A Dangerous Intersection: Humans and Climate Destroy Reef Ecosystem
 
 

In late 1997, cool water from deep in the Indian Ocean was welling up to the surface along the coast of Indonesia. The cool water would have chilled the coral reefs near the Mentawai Islands off the west coast of Sumatra. If corals had a consciousness, however, they wouldn’t have been worried. Over the past 7,000 years, these cold spells had come and gone, and the reefs had barely acknowledged their presence.

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Title photographs copyright Brian Nevins, Saraina Koat Mentawai

  Map of Indonesia and the Mentawai Islands

Meanwhile, to the east, a strong El Niño was drying out Indonesia’s tropical forests, especially in Borneo and Sulawesi. With rainfall 400-500 millimeters below the annual average, trees would have been slowing down photosynthesis and shedding leaves to prevent water loss. No stranger to El Niño, however, the forest, if it had a consciousness, probably wouldn’t have been too alarmed. It had withstood such droughts before.

 

The Mentawai Islands, fringed by coral reefs, lie 160 km (100 miles) off the coast of Sumatra, on the eastern edge of the Indian Ocean. (Map adapted by Robert Simmon)

 

What happened next, though, is a stunning and heartbreaking example of how human activity superimposed on Earth’s natural cycles of variation can disrupt the dynamic and delicate balance of life and climate. As 1997 became 1998, a sequence of climatic coincidences became a catastrophe when thousands of square kilometers of tropical forests damaged by human impacts went up in flames, indirectly killing almost the entire 400-kilometer Mentawai coral reef system off the coast of Sumatra.

Corals Tell a 7,000-year Story of the Indian Ocean

The cold water upwelling in the eastern Indian Ocean is part of a climate phenomenon called the Indian Ocean Dipole, during which the eastern half of the ocean becomes much cooler than the western half. Along with these changes in ocean temperature, strong winds blow from east to west at the equator, across Indonesia and the eastern Indian Ocean. The cool ocean temperatures begin to appear south of the island of Java in May and June along with moderate southeasterly winds. Over the next few months, both the winds and cool temperatures intensify and spread northeastward toward the equator. The southeastern Indian Ocean may become as many as 5 to 6 degrees Celsius cooler than the western part.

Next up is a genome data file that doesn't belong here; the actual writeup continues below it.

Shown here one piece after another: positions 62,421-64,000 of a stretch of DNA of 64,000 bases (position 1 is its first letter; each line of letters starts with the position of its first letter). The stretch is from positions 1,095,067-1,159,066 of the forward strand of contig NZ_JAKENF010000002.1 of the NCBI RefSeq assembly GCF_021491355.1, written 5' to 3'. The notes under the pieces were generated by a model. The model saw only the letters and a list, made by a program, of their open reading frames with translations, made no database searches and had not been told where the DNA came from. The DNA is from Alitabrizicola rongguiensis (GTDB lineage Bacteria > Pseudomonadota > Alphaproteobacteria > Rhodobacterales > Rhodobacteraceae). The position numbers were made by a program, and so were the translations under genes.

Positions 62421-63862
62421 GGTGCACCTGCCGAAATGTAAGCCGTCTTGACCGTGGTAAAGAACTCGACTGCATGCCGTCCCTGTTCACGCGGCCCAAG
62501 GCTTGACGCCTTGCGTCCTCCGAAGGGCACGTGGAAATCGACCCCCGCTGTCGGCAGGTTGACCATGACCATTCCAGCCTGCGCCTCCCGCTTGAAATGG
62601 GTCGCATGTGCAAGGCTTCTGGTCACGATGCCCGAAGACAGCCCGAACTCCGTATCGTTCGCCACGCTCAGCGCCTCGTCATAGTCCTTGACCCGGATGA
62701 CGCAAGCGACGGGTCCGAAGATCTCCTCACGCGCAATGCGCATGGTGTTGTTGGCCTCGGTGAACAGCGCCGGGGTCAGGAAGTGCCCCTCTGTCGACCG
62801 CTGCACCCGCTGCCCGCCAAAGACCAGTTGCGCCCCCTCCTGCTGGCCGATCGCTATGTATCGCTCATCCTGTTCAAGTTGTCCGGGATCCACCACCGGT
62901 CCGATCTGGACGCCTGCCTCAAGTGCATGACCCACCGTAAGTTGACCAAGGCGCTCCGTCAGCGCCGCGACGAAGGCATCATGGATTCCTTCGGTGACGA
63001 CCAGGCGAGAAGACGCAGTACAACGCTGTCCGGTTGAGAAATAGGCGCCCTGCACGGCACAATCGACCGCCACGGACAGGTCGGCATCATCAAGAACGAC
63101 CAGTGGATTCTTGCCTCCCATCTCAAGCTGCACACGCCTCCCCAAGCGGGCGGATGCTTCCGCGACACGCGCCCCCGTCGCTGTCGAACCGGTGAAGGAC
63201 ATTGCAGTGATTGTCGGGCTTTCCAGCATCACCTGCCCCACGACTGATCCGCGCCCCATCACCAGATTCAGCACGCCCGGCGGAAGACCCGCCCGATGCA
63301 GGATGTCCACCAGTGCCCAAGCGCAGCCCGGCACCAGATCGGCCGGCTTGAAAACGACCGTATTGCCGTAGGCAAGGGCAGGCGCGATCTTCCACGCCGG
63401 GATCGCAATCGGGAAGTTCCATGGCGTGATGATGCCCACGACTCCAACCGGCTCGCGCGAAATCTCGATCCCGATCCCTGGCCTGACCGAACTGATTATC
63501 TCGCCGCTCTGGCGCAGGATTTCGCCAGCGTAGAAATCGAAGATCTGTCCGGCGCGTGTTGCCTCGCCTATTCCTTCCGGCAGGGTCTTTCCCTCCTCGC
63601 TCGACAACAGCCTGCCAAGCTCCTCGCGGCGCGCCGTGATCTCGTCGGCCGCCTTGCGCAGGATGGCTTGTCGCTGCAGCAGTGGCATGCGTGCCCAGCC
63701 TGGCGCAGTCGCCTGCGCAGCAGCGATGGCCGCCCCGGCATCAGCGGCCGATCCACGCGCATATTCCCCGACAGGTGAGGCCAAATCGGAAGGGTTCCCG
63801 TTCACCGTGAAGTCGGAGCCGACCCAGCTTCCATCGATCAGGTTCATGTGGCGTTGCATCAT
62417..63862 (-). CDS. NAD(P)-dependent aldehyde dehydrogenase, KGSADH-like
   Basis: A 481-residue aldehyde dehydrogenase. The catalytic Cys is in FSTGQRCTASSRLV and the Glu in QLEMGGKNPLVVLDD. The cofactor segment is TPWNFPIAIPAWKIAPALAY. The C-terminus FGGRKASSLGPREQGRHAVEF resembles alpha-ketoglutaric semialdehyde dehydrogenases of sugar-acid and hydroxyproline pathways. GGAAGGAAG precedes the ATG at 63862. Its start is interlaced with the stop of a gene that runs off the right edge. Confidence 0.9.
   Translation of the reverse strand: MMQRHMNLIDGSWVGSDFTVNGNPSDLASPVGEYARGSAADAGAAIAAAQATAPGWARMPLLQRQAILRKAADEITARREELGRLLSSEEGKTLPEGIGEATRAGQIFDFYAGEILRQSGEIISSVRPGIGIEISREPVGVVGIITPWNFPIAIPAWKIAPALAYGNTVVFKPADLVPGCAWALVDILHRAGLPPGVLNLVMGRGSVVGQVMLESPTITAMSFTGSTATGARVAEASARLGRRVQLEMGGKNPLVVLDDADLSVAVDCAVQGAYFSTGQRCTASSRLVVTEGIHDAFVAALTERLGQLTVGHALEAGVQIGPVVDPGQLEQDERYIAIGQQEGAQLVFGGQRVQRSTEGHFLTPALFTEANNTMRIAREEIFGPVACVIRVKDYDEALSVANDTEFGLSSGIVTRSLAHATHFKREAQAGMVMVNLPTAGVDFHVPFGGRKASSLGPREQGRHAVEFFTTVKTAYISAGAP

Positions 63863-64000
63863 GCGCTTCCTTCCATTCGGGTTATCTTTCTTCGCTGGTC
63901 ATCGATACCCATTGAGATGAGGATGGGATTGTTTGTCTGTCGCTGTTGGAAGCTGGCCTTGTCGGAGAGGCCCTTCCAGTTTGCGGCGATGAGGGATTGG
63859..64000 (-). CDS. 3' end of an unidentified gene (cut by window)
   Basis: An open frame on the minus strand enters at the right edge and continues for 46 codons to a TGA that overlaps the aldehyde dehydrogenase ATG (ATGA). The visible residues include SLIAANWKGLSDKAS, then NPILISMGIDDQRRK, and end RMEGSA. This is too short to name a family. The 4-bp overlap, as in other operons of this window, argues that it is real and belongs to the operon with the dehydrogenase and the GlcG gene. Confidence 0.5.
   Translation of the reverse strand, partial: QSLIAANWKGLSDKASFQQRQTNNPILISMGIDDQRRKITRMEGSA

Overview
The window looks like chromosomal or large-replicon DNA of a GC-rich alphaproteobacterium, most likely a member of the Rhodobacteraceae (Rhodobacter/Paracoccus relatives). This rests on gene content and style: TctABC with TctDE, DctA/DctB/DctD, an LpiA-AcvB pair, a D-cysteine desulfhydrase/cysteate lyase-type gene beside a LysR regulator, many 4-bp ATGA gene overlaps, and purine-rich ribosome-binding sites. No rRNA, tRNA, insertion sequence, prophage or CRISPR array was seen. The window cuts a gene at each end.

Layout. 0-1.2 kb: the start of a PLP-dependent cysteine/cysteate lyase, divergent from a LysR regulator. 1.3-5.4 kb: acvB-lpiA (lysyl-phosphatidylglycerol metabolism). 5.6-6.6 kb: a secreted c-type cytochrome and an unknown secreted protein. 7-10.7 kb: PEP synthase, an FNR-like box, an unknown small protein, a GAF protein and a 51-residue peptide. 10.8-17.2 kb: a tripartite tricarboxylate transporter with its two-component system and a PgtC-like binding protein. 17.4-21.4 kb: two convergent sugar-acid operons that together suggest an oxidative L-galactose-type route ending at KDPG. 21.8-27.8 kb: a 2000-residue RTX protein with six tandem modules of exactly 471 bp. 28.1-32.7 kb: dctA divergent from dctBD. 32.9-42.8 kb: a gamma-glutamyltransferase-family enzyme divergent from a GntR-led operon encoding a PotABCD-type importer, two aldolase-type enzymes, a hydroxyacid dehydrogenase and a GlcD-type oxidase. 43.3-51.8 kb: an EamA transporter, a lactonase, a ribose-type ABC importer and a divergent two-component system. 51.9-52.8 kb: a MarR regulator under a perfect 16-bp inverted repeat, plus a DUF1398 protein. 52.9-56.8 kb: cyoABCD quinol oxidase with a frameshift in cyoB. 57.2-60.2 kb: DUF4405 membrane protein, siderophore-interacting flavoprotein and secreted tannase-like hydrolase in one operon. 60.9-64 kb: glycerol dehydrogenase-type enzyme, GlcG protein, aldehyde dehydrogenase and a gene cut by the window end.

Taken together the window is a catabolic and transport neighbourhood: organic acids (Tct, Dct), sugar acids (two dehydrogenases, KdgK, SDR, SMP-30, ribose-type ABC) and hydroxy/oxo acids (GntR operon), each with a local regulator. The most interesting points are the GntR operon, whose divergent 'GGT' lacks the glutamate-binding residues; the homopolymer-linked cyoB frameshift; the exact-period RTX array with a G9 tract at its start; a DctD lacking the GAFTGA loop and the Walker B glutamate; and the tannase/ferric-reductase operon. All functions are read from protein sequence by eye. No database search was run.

Satellite image of Smoke over Sumatra, 1997

Thick smoke from an unprecedented outbreak of wildfires in Indonesia enveloped the archipelago in late 1997. The smoke was particularly heavy over Sumatra, the large island in the center of this image. The fires were partially to blame for the destruction of the Mentawai Islands’ (outlined in red) coral reefs. This image was acquired on October 29, 1997. (SeaWiFS Image Courtesy Norman Kuring)

  Map of Sea Surface Temperature Anomaly in the Indian Ocean

The cooling of the ocean in the coastal zone around the Mentawai Islands during Indian Ocean Dipole events influences the circulation of the atmosphere and rainfall, and it’s related to major droughts in Indonesia and Australia and floods in eastern Africa. In 2001, geologist and marine scientist Nerilie Abram was studying the climate history of the Indian Ocean as part of her Ph.D. studies in the School of Earth Sciences at the Australian National University, when she and her colleagues made a surprising discovery: nearly 100 percent of the Mentawai corals were dead!

 

Water temperatures around the Mentawai Islands dropped about 4° Celsius during the height of the Indian Ocean Dipole in November of 1997. During these events unusually strong winds from the east push warm surface water towards Africa, allowing cold water to upwell along the Sumatran coast. In this image blue areas are colder than normal, while red areas are warmer than normal. (Image based on data from the IRI/LDEO Climate Data Library)